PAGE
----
Part of what I love about my job is my interaction with our student-based tech team known as the TEACH Team (Tech Experts and Computer Helpers). This group is a compilation of 25 of the most creative, technology savvy thinkers in our middle/high school student body. I have the privilege of leading this group through trainings, activities, and the daily grind of working our Help Desk. They are our testers, our drop-everything-and-go fixers, and our guinea pigs. The most recent guinea pig extravaganza involved the testing of a scavenger hunt app that I’ve researched and played with but had never had the chance to implement.
The app is called GooseChase. This is where formative assessment meets mobility and creativity! The premise of the app is to serve as a host for scavenger hunts of any kind, and it truly does deliver. Claiming to be a “scavenger hunt for the masses”, GooseChase makes it very easy to add what it calls “missions”, both of the pre-made and self-made variety. It could easily be used for the standard youth group or party game scavenger hunt. That use alone would make it a worthwhile download. However, it’s the way that it can be used in education as an assessment tool that really gets me pumped!
I wanted a way to formatively test my students on their tech skills, ability to adapt to a challenge, and problem solving techniques. Hence, the birth of the RV TEACH Team Test of Wits and Wisdom scavenger hunt. By creating a free account online here, and downloading the coordinating app here or here, I was able to easily create a game that assessed the various skills I needed to, while offering a fun, movement-filled way in which to do it.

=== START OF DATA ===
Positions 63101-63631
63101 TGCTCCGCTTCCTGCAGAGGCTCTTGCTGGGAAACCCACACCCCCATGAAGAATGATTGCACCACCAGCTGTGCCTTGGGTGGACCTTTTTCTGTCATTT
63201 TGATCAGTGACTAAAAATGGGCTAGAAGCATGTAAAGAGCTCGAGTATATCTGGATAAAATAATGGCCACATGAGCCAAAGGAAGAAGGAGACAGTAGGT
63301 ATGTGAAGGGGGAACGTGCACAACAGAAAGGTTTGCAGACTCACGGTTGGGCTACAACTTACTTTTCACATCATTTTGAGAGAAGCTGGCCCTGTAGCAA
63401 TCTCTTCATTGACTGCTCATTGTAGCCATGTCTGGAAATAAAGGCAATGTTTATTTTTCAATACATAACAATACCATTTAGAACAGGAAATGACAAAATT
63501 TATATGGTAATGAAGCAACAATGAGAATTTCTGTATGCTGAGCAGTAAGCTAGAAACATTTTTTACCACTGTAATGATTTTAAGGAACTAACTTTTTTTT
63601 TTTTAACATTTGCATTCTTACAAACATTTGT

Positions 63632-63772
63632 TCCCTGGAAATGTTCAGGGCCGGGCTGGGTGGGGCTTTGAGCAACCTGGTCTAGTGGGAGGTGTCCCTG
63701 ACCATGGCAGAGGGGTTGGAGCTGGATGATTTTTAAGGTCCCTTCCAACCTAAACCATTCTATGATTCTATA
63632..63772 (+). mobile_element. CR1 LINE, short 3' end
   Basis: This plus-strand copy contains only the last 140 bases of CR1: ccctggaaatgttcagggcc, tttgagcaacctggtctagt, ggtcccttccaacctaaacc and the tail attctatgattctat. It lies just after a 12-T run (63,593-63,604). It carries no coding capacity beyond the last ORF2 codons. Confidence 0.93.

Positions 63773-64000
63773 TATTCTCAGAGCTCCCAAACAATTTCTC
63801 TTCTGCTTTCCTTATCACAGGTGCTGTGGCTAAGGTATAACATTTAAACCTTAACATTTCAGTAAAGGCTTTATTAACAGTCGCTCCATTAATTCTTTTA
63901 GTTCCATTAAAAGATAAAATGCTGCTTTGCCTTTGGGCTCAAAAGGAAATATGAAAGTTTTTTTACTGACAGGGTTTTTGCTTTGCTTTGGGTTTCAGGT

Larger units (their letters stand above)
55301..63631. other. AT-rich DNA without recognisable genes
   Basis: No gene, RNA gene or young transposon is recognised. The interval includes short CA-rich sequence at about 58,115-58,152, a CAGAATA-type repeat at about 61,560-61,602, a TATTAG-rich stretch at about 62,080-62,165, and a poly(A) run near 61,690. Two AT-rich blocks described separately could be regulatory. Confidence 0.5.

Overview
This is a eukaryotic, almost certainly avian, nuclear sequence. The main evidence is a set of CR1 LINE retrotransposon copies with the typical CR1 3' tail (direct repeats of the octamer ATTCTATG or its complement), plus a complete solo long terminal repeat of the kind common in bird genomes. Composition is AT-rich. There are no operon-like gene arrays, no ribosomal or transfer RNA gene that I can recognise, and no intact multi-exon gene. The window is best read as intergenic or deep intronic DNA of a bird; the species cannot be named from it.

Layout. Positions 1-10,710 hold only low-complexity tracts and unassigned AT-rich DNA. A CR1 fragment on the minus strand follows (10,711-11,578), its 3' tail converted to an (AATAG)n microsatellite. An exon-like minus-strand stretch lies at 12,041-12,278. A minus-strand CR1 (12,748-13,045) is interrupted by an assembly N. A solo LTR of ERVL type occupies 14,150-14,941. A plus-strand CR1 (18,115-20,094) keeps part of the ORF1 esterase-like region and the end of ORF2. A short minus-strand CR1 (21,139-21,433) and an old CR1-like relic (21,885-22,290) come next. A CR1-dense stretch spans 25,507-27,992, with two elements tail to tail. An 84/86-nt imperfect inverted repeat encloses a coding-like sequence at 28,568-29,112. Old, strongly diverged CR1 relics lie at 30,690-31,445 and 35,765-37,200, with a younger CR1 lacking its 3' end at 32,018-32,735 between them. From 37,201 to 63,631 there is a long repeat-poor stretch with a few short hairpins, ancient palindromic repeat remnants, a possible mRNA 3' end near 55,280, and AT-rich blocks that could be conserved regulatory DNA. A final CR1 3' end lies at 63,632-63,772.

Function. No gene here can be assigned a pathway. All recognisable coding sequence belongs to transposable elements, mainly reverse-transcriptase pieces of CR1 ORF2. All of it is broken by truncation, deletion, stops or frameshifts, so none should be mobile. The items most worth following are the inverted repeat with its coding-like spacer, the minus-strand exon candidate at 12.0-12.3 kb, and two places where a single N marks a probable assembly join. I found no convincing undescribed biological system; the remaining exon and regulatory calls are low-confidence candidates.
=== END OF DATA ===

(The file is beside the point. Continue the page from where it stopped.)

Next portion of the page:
The game consisted of several of the pre-made missions and a large collection of my own missions that really put my kids to the test (pun intended). There were silly missions that had students challenging others to arm wrestling matches and capturing video of the event. There were missions that checked for tech prowess by using Google Advanced Search options to locate images with noncommercial reuse licenses. There were audio missions, social media missions, text missions, and physical missions. There were dance missions, interview missions, selfie missions, and photoshop missions. As you can see, GooseChase offers such freedom to create exactly what you want.
To get a hunt going, you must give it a start and stop time when setting it up. You can opt to password protect your game as well (definitely a suggestion when you’re doing this for an assessment such as this). Students then go onto the app, which is available for any mobile device, and create a log in. They are then allowed to sign into the game. In the free version, you are allowed up to 5 teams. This worked perfectly for my small group.
The real beauty of GooseChase, though, is found in the real-time uploads and points tracker. When creating a GooseChase mission, you can assign points. There are some recommended point values or you can select a custom point value. Within the Mission List Stats on the right (see photo), you can see how many questions and to what value you have assigned them. As the game is progressing, I can stay at “home-base” and watch the activities/submissions roll in. I have the ability to decline any that don’t fit the bill, so the speak. I may or may not have had to wipe tears generated by hysterical laughter from my cheeks more than once.
This really is an app you have to try! It is suitable for any age as long as they can read the missions. It makes learning and assessment engaging and enjoyable for everyone (including the teacher). And, frankly, once the end of May rolls around, we are all feeling it… that mental struggle.
Give this a shot! Go on a wild GooseChase with your students. Literally. I promise that it will not disappoint.